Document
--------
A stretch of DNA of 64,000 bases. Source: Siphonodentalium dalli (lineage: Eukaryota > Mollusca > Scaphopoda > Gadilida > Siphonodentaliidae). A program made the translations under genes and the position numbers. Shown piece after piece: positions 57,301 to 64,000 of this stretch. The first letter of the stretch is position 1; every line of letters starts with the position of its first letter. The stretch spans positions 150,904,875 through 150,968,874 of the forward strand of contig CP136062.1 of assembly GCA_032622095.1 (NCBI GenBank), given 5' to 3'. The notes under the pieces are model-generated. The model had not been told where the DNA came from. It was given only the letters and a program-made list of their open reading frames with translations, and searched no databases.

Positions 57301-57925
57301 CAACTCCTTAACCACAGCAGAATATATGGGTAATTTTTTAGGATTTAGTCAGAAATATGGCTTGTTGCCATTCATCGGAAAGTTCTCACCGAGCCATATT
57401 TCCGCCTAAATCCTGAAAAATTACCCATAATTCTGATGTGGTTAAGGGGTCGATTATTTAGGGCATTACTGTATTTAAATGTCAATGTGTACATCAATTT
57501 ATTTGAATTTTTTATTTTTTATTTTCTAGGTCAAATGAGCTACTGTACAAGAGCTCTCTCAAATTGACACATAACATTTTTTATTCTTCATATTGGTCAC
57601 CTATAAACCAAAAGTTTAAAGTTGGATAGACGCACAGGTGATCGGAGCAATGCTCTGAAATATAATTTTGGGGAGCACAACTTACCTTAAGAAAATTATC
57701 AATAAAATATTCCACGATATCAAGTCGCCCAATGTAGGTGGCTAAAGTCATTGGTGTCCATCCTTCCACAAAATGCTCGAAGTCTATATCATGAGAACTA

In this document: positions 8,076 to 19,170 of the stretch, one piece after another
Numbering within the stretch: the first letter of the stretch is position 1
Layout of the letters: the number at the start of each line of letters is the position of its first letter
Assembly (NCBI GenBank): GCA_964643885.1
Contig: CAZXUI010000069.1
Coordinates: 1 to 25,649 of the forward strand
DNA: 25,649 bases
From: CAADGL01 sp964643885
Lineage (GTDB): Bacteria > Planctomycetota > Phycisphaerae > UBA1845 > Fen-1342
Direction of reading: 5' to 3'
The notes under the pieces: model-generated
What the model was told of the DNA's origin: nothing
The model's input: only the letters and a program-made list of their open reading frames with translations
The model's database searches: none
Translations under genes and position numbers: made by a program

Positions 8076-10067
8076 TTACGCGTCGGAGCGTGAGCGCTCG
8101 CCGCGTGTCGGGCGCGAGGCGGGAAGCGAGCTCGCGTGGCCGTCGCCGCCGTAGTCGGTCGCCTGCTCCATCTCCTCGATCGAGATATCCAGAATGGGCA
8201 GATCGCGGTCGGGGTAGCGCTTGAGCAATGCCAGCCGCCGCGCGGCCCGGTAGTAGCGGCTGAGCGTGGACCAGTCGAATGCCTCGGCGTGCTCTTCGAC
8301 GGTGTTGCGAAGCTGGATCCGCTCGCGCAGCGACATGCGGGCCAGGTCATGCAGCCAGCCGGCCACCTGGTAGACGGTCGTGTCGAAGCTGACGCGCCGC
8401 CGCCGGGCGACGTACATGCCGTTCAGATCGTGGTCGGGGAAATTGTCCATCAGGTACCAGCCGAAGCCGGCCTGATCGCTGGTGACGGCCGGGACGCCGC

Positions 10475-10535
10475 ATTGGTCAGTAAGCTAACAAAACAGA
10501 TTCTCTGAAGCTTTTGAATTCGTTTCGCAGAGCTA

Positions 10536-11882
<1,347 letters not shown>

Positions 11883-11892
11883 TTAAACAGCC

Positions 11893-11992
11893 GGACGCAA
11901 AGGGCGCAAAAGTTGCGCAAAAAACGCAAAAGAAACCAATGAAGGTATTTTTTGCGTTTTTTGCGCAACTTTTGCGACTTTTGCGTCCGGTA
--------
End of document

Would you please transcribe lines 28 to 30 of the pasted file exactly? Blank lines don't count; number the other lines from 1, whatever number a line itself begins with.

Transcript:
8401 CGCCGGGCGACGTACATGCCGTTCAGATCGTGGTCGGGGAAATTGTCCATCAGGTACCAGCCGAAGCCGGCCTGATCGCTGGTGACGGCCGGGACGCCGC

Positions 10475-10535
10475 ATTGGTCAGTAAGCTAACAAAACAGA